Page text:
Reductions can be done as early as 15 with parental consent, a proper medical clearance and breast growth that has stopped. Insurance coverage is a hit or miss depending on the carrier.  Usually having symptoms related to breast size is necessary for insurance coverage. Getting it covered though is very difficult. Insurance companies wont tell anyone how much tissue needs to be removed to qualify for coverage. Then if the surgeon is 1gram off they deny coverage after the fact. Insurance companies make money by denying coverage. For that reason most plastic surgeon will likely ask for payment up front.  Breast reductions are the most gratifying operations because years of neck, back and shoulder pain are gone within days.  The final size result depends on your starting size. If you start larger then you will likely end larger. It is not possible to choose a size with any real accuracy. The main reason is that the procedure removes breast tissue but leaves enough tissue to preserve the blood supply to the nipple and areola. Thus more tissue needs to be left behind to ensure nipple viability. The nipple and areola is constantly being accessed during the operation. See a board certified plastic surgeon for specifics on your treatment.

Raj S. Ambay, MD
Tampa Plastic Surgeon
4.0 out of 5 stars 15 reviews

Breast reduction insurance coverage

The best way to obtain insurance coverage for breast reduction surgery involves some “hoops” to jump through. The more documentation you have (for example, from your primary care doctor, physical therapist, chiropractor etc.) the better when it comes to obtaining insurance “authorization” for the procedure.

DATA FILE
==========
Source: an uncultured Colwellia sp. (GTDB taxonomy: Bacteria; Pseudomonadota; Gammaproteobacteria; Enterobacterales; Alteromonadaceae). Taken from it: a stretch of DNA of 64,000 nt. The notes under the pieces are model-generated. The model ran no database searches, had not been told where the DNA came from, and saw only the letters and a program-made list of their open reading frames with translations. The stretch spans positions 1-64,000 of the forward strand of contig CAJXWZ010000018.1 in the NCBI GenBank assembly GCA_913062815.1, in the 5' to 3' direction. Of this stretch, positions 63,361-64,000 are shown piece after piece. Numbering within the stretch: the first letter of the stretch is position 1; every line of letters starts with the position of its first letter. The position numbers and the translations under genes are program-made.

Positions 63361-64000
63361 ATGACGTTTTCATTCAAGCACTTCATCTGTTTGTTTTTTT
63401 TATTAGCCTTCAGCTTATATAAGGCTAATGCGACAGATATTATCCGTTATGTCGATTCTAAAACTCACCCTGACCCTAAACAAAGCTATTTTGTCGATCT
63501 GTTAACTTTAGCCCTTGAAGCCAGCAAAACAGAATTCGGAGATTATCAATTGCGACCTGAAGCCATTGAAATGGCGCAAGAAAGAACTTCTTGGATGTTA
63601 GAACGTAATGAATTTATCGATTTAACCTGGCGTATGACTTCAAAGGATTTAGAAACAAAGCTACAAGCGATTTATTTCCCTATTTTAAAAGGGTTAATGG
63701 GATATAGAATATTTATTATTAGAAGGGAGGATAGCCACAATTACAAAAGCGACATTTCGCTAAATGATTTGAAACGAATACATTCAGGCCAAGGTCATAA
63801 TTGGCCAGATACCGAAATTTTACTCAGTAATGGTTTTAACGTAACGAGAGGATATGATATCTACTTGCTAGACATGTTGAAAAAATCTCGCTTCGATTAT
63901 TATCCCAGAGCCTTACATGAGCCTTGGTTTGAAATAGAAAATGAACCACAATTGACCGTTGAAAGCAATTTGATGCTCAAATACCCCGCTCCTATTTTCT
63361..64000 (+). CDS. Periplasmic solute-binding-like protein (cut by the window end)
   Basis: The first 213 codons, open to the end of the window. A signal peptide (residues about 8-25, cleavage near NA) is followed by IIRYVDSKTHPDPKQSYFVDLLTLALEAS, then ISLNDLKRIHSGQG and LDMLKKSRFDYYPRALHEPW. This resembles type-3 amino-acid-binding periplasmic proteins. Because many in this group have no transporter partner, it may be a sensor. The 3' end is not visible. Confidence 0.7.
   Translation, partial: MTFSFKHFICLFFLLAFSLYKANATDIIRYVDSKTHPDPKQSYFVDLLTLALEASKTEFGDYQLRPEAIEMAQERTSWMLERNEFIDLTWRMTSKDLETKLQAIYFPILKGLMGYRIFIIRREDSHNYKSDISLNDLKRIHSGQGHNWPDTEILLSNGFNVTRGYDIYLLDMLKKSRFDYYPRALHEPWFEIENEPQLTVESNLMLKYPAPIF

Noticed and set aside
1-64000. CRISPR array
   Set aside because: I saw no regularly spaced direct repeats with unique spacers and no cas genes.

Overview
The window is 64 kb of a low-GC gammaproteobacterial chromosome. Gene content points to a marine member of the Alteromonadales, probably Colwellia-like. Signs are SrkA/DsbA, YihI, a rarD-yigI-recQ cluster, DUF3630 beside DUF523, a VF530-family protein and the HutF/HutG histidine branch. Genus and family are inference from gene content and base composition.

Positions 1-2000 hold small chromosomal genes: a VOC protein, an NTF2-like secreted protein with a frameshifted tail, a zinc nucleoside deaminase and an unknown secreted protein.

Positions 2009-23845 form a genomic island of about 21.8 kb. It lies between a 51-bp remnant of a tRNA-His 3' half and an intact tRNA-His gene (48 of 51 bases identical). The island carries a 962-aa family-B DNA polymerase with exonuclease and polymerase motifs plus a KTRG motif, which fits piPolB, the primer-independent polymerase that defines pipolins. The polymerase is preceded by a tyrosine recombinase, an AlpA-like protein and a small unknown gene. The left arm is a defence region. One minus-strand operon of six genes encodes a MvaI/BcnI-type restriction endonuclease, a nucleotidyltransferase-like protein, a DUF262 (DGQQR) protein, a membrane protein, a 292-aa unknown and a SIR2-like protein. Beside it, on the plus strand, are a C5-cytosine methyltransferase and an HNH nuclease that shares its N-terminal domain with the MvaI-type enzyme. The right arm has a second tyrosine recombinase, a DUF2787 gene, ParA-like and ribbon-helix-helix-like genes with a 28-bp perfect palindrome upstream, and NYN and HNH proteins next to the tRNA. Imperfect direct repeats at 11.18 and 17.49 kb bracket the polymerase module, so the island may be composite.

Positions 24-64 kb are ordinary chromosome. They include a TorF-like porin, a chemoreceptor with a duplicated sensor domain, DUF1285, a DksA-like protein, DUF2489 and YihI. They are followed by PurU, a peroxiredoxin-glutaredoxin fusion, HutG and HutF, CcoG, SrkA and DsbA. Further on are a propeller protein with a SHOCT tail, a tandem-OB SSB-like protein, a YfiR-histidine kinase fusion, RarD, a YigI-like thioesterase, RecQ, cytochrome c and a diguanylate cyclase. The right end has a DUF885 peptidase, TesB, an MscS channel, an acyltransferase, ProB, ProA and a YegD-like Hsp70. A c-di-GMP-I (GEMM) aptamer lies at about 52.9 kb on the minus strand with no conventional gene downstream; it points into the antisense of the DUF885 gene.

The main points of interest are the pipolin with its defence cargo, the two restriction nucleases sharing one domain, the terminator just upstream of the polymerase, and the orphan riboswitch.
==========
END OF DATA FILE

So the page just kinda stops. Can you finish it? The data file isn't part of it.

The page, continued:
This documentation and letter/pictures from your plastic surgeon will help you obtain authorization. Make sure you're saying a well-trained/experienced board-certified plastic surgeon. Good luck!

Tom J. Pousti, MD, FACS
San Diego Plastic Surgeon
5.0 out of 5 stars 753 reviews

Breast Reduction Timing after Breastfeeding and Insurance Coverage


Since you are young, the first question for you to consider prior to undergoing any breast reduction surgery is whether or not you plan to have any more children, and if the answer is yes, do you wish to breastfeed? I recommend to all my young female patients to finish having their children and finish breastfeeding since, as you have experienced, your breasts will grow, change size, change shape, then "deflate" (something we call "involutional hypoplasia") over time. Also, if you wish to maximize your ability to breastfeed in the future, then you should not undergo breast reduction surgery until you've completed having children.

Once you have decided that it is time for you to undergo a breast reduction, you should try to reach your goal weight first so that your breast volume is stable. Insurance companies will typically cover breast reduction surgery if the claim has evidence that the patient suffers significant disability and pain from the size of her breasts (such as chronic neck, back, shoulder pains, headaches) or other problems such as chronic rashes beneath the breasts, 'bra-strap' grooving deformity of the shoulders and impedence of one's ability to exercise appropriately due to the large size of her breasts. It is important to document that treatments to try and alleviate the problems have been tried and failed- such as chiropractic treatments, physical therapy, weight-loss without a reduction in the size of the breasts, dermatologic treatments for skin-rashes, etc. Finally, most insurance companies are now requesting photographs of patients' breasts along with the paperwork claim, as well as some sort of documentation that the surgeon plans to resect at least about 500 grams of tissue from each breast.

Understand that lifting of the breast (breastlift) is an inherent portion of a breast reduction procedure, and that the breasts become both reduced and lifted at the same time. A breastlift is deemed cosmetic if no significant amount of breast tissue is resected. Be sure that your surgeon sends any resected breast tissue to pathology for final examination. If you are 40 years old or older, it is imperative to get a mammogram prior to any breast reduction surgery.

Suzanne M. Quardt, MD
Palm Springs Plastic Surgeon
3.5 out of 5 stars 3 reviews

These answers are for educational purposes and should not be relied upon as a substitute for medical advice you may receive from your physician. If you have a medical emergency, please call 911. These answers do not constitute or initiate a patient/doctor relationship.